Published August 16, 2017
Originally published at WealthManagement.com as a special feature in the Mid-Year Outlook 2017
It comes as no surprise to learn that over 65% of financial advisors have no fully documented succession plan according to a recent study Private Advisor Group conducted. After all, advisors in the independent channel are often times solo practitioners who are working their way towards their own retirement as they help their clients with the same.
With the average age of an advisor close to 60 according to research firm Cerulli Associates, one would expect on a logical level that independent advisors would be seeking for the next generation of advisor to take over their practice. But they are not. Why?
I asked 3 advisors in the Private Advisor Group office (who are over 50 years old) when they thought they would retire and the response was consistent. “The relationship I have with my clients runs long and deep. It is recurring revenue and a relationship I can handle from most anywhere. Why would I give that up now?” It is true that in today’s virtual world, advisors can service their clients from anywhere, allowing them to continue working well into their elder years. But while they continue to age, so do their clients. And the older their clients get, the less their business will be worth if they look to monetize it in 10 years from now.
For forward-thinking advisors who recognize this phenomenon, the struggle is real. After all, there are no formal training programs for independent financial advisors. Which means, according to consulting firm Moss Adams, it is estimated that there will likely be a shortfall of at least 200,000 advisors by 2022.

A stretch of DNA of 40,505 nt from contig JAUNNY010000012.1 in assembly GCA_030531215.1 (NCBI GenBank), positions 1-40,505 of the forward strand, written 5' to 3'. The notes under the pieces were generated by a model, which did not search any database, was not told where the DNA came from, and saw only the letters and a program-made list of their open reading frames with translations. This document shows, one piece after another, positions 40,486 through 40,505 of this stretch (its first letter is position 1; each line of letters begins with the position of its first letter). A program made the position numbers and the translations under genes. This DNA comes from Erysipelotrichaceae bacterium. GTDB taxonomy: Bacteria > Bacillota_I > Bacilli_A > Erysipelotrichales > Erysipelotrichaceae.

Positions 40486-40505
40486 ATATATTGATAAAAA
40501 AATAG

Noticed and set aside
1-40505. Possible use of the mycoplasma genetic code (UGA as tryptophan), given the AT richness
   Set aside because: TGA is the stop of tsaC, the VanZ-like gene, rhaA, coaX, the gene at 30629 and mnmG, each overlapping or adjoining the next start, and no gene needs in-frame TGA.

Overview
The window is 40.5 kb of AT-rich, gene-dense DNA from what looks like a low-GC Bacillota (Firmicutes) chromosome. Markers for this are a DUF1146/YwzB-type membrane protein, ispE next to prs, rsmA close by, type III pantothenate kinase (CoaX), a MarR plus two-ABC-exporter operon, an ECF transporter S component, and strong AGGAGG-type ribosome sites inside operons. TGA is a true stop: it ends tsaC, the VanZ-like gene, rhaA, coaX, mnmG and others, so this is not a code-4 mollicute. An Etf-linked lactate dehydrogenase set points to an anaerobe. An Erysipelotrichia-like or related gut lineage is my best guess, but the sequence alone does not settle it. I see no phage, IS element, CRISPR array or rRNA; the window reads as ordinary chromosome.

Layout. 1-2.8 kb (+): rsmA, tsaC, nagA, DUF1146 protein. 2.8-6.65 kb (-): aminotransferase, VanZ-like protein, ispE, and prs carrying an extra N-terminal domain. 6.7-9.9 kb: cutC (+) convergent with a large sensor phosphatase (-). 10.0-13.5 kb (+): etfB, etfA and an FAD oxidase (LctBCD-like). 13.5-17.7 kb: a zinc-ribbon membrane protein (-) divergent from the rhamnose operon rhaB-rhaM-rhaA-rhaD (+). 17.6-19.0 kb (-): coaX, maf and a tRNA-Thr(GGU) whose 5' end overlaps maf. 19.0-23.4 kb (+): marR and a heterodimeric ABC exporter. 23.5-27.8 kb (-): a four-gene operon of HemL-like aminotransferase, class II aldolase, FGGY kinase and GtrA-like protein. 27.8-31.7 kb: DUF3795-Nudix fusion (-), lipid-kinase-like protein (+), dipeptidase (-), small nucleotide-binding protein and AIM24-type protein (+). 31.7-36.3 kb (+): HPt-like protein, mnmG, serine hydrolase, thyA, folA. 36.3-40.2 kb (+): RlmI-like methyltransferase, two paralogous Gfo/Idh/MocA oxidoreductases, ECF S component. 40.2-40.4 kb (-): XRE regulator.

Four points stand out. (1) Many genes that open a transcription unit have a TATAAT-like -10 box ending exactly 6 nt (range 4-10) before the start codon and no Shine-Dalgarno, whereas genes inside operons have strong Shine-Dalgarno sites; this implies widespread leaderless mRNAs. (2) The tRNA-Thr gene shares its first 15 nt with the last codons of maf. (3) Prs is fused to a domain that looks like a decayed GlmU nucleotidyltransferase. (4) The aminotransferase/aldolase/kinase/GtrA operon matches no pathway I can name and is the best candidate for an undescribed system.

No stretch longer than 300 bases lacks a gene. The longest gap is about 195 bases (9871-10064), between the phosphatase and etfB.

Where are advisors finding this ever-elusive next generation of financial advisor? According to the research we conducted, there is no dependable destination to find one. Of the advisors surveyed who found and hired a junior advisor, only 3.7% found the advisor through an industry-specific career center like the FPA, CFP Career Center, Advisor Ahead, etc. Interesting to note, an overwhelming 48% found this associate as a referral from someone he or she knew. And that referred person had zero financial services experience. He or she was a friend of a client, son or daughter of a friend or client.
The benefits of hiring a junior advisor have been well documented: to be the successor to your practice, to engage with the next generation of client, to delegate responsibilities to focus on other things, and so on. But, even if you are one of the few successful advisors who has employed a junior advisor or is willing to find one, the pressure to ensure your firm is attractive to that potential candidate requires specific activities and responsibilities.
If you are interesting in learning more about going independent with Private Advisor Group, contact Charlie Latimer.